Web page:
Using fat for soap?

Discussion in 'Meat Birds ETC' started by sydney13, May 15, 2011.

  1. sydney13

    sydney13 Songster

    Mar 11, 2010
    Just curious is anyone uses the fat from birds they butcher for soap?
    and if so, how many birds would you need to produce a bar of soap?
  2. Denninmi

    Denninmi Songster

    Jul 26, 2009
    Well, you can get about a quarter to a half a cup of rendered fat from your typical grocery store broiler/fryer or roaster, respectively, depending upon weight, of course. I'd say half a cup of fat would yield at least that much soap, since you are just adding to the volume of the fat with the lye solution and any added ingredients such as herbs, oils, etc.

    I know that any fat can be saponified, but would a fat that is normally liquid at room temperature turn into a solid soap, or would it be a liquid soap similar to a liquid hand soap? Or, can you add something to it to make it solidify?
  3. SJ

    SJ Songster

    Oct 13, 2010
    Im not sure if this is the right place for this but I am always looking for more uses for my chickens. I would love to learn how to make soap from rendered fat. My BO hens tend to be quite pudgy. Right now all I use the rendered fat for is chicken fried rice and extra fat while slow roasting pheasants. [​IMG]
  4. Baymule

    Baymule Songster

    Jul 1, 2010
    Northeast Texas
    And here I've been tossing the fat to my dogs! (smacks forehead with palm) Who, BTW, just luuuuuuvvvve me for it.
  5. Carolyn

    Carolyn Songster

    Apr 6, 2008
    "The Soapmaker's Companion" doesn't list chicken fat. ( I do not mean to imply that is a final authority).

    I use fats such as olive, canola, etc that are liquid at room temp and make a nice firm soap. I do use coconut oil which is solid but it is less than 1/3 of the fat component.

    I used to throw chicken fat away but now use it in cooking.
  6. Hinotori

    Hinotori Silver Feathers Premium Member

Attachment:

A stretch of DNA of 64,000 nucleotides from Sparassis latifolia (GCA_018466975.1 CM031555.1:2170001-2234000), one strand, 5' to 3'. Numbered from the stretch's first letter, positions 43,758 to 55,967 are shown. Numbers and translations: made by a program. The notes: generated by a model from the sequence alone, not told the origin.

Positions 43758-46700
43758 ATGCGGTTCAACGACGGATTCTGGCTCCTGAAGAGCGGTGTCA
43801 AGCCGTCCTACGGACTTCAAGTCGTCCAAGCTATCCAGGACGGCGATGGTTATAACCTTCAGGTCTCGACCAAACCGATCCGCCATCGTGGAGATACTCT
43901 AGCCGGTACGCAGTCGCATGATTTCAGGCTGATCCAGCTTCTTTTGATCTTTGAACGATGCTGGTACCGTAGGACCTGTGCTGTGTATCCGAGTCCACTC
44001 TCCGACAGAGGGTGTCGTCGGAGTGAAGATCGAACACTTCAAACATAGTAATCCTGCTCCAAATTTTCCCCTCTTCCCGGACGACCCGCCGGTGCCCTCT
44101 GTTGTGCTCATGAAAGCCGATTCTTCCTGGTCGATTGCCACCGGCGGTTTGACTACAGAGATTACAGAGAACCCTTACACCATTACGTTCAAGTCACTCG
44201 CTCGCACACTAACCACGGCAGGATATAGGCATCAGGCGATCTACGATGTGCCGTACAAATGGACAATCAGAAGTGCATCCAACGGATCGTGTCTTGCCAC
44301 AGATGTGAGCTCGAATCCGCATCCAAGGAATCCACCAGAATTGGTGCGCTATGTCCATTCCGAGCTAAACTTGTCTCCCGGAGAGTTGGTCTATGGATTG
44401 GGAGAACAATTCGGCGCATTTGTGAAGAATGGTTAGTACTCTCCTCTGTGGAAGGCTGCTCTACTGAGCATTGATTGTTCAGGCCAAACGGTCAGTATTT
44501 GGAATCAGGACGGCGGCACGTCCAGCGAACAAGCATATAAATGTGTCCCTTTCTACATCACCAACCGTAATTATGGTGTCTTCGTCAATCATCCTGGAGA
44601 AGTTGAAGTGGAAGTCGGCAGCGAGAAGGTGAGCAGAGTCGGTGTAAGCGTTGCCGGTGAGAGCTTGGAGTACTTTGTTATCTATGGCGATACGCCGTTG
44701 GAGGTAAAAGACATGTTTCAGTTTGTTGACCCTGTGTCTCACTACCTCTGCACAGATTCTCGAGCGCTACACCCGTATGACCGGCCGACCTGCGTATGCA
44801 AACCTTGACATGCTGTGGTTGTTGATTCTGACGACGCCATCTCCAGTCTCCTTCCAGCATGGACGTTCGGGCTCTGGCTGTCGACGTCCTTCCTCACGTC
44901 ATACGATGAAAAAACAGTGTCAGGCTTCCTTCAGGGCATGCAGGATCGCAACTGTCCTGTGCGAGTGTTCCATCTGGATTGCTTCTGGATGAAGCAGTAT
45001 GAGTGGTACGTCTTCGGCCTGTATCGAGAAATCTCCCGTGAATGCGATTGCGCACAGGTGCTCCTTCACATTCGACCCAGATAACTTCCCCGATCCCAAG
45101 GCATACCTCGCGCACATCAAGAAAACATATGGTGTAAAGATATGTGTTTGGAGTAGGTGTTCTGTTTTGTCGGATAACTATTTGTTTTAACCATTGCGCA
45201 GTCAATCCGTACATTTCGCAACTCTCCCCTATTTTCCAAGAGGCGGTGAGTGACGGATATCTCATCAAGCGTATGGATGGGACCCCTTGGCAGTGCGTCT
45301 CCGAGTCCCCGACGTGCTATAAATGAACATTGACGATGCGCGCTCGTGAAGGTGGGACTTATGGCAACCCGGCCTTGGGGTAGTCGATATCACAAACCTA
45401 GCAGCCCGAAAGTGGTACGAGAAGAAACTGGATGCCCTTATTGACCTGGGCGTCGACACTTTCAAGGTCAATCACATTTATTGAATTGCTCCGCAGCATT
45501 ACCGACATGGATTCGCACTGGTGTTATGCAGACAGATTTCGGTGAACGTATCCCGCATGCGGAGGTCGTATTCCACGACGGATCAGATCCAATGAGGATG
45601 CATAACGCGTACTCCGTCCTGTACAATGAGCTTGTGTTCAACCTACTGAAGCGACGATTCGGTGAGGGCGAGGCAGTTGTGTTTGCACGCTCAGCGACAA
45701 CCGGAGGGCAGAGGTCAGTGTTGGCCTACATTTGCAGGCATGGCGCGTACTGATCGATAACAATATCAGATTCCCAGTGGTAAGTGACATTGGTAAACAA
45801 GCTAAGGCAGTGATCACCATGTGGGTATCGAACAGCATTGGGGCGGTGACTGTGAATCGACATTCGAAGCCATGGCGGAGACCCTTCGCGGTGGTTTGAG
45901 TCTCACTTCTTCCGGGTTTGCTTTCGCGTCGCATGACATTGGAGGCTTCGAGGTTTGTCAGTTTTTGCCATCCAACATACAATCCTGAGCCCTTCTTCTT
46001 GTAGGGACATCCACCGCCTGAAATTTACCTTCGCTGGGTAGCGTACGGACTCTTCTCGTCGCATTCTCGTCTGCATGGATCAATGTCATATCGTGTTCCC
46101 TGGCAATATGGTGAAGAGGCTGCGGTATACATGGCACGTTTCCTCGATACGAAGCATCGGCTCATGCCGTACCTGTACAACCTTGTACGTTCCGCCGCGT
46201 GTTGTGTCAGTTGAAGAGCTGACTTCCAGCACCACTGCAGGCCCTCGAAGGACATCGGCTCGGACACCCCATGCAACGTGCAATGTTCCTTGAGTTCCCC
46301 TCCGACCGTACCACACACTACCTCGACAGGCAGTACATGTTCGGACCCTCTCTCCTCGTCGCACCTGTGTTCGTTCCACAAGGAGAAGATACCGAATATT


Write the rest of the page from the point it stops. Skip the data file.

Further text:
Apr 27, 2011
    Graham, WA
    Chicken fat makes it to soft. You can mix it with a hard fat for soap use, though. That's how my great grandmother used to do it.
  7. Denninmi

    Denninmi Songster

    Jul 26, 2009
    Quote:I use my rendered chicken fat to feed back to the birds. I save it up until I have a decent amount, then mix with an equal amount of cracked corn or some similar feed, pop into the freezer to harden it, and then give them that. They love it. It's gone in minutes.
    1 person likes this.
  8. Merryment

    Merryment Chirping

    Jan 20, 2011
    Sure you can use chicken fat for soap; just make sure you render it first. My gran made soap with just about any kind of fat that was left over. She rendered it and strained it through muslin cloth first. She'd make her own lye out of wood ash, and cook huge batches of soap out in the backyard in a kettle [in the middle of town - couldn't get away with that nowdays!].

    However, she didn't use the chicken fat for soap. She'd render it down & cook with it. Made the best pie crusts ever. Schmeer a bit on rye toast - yum! The Jweish delis sell it as schmalz. Heart attack on rye, but so tasty! [​IMG]
  9. Denninmi

    Denninmi Songster

    Jul 26, 2009
    Quote:Yeah, that's why I don't use it to cook with. Makes me wonder if that is really true, though. We keep eating "healthier" fats and foods, and our society just keeps getting sicker.

    Maybe I should just chuck the canola and olive oil and use the chicken fat?
  10. jdopler

    jdopler Songster

    Jun 14, 2010
    Roggen, Colorado
    As far as cooking, chicken fat would be much healthier than canola or olive, they both oxidize with heat creating homemade "trans fats". I only use olive or grapeseed oils raw and cook with butter, coconut oil or lard from chicken, bacon, etc. These fats are fully saturated and therefore resist rancidity and oxidation better due to their chemical structures. Most liquid oils are already on their way to spoiling before they are even purchased from the stores, contributing to our many modern health issues, despite what corporations want us to believe about cholesterol. (sorry, got on a rant there..) [​IMG]
    Soft soap is typically dependent on the type of lye used and not the fats, as evidenced by 100% olive oil soap, a very hard bar. I just may have to try soap making with some chicken fat soon, great idea!

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